3. LU’s debut was all right — 6-6 with an occasionally exciting offense. Gill retired after the season.

  4. In Freeze’s first season succeeding Gill, the Flames jumped from six wins to eight and from 121st to 75th in SP+.

  5. Despite losing QB Stephen Calvert and star receiver Antonio Gandy-Golden, Willis & Co. assured further massive improvement in Freeze’s second year.


For the first 10 games of 2020, Notre Dame fielded its best team since 1993. Things ended with a thud, however: losses to Clemson and Alabama that could have been worse than their combined 51-point margin.

2021 Projections

Projected SP+ rank: 25th

Projected record: 7-5

  • Likely wins*: Navy (94%), Toledo (87%), Georgia Tech (74%), at Stanford (73%), Purdue (69%), at Florida State (68%), at Virginia (66%)

  • Relative toss-ups: at Virginia Tech (53%), USC (45%), Cincinnati (44%), UNC (40%)

  • Likely losses: vs. Wisconsin (33%)

Those five toss-ups and likely losses above? They show up consecutively in the middle of the season, from Sept. 25 (Wisconsin) to Oct. 30 (UNC).

What we learned about Notre Dame in 2020

Brian Kelly has built one of the most consistent programs in the country. In his 11 seasons in South Bend, Kelly’s Irish have won 8 or more games 10 times, and they’ve finished in the SP+ top 20 for six consecutive years — Alabama, Clemson, Ohio State and Oklahoma are the only other programs to pull that off. He loses star players and star assistants, and the train keeps rolling. The Irish recruit at a top-10 or so level, and in terms of consistency of quality, Kelly runs a top-10 program.

What we didn’t learn about Notre Dame in 2020

What is Notre Dame’s floor at this point? In a year in which seemingly everyone returns their starting quarterback and 80% or more of last year’s production, the Fighting Irish have to replace starting QB Ian Book and their top two WRs, four All-ACC offensive linemen (!!) and stars at defensive end, outside linebacker, cornerback and strong safety. They rank 123rd in returning production, and initial SP+ projections had them dropping to their worst ranking since 2014.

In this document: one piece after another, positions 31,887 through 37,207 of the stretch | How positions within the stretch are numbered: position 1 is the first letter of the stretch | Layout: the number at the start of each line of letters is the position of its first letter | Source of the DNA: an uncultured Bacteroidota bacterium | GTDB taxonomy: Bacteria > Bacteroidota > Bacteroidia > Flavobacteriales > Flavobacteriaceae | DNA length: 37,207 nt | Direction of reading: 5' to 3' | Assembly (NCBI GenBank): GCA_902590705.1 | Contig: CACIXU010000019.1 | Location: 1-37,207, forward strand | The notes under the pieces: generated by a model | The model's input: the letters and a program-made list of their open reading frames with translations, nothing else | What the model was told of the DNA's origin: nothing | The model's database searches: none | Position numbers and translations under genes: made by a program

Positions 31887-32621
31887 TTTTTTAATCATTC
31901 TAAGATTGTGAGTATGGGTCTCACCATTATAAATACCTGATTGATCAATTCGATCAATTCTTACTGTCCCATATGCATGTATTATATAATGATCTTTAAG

It would surprise me if they fall that far. The Irish do still have proven entities and emerging stars: running backs Kyren Williams and Chris Tyree, tight end Michael Mayer, center Jarrett Patterson, nose guard Kurt Hinish, linebacker Drew White and, of course, all-world safety Kyle Hamilton. Wisconsin transfer Jack Coan should assure sturdy play at QB — if a youngster like Drew Pyne or star freshman Tyler Buchner beats him for the job, that suggests a pretty high level of play — and strong recruiting should produce more stars soon. But will requisite upside and consistency emerge without a few setbacks?

And what is the ceiling? Constantly playing at a top-20 level is a massive achievement, but the Irish have topped 12th in SP+ only once with Kelly (eighth in 2015). It seemed like they were flashing a higher ceiling last year, but the last two games suggested that it was still far lower than that of FBS’ primary powers.

Kelly, the school’s longest-serving head coach since Knute Rockne, will almost certainly continue producing high-level results, but is there a way to close the gap with the top programs?

Notre Dame’s history in one chart

  1. Frank Leahy’s post-war Irish teams were among the most talented in college football history, going 36-0-2 with three AP titles from 1946 to 1949.

  2. The program slid after Leahy’s 1953 retirement but rebounded instantaneously upon Ara Parseghian’s hire in 1964. He enjoyed nine top-10 finishes in 11 years.

  3. The hire of high school coaching legend Gerry Faust in 1981 remains one of the most creative, and mediocre, in the school’s history. He went 30-26-1 before Lou Holtz replaced him in 1986.

  4. From 1988 to 1993 under Holtz, the Irish averaged 11 wins, with a national title and two No. 2 finishes, their last run of truly elite play.

  5. In 11 seasons, Kelly has reestablished Notre Dame’s high-level credentials but has only one SP+ top-10 finish. Can he engineer further improvement?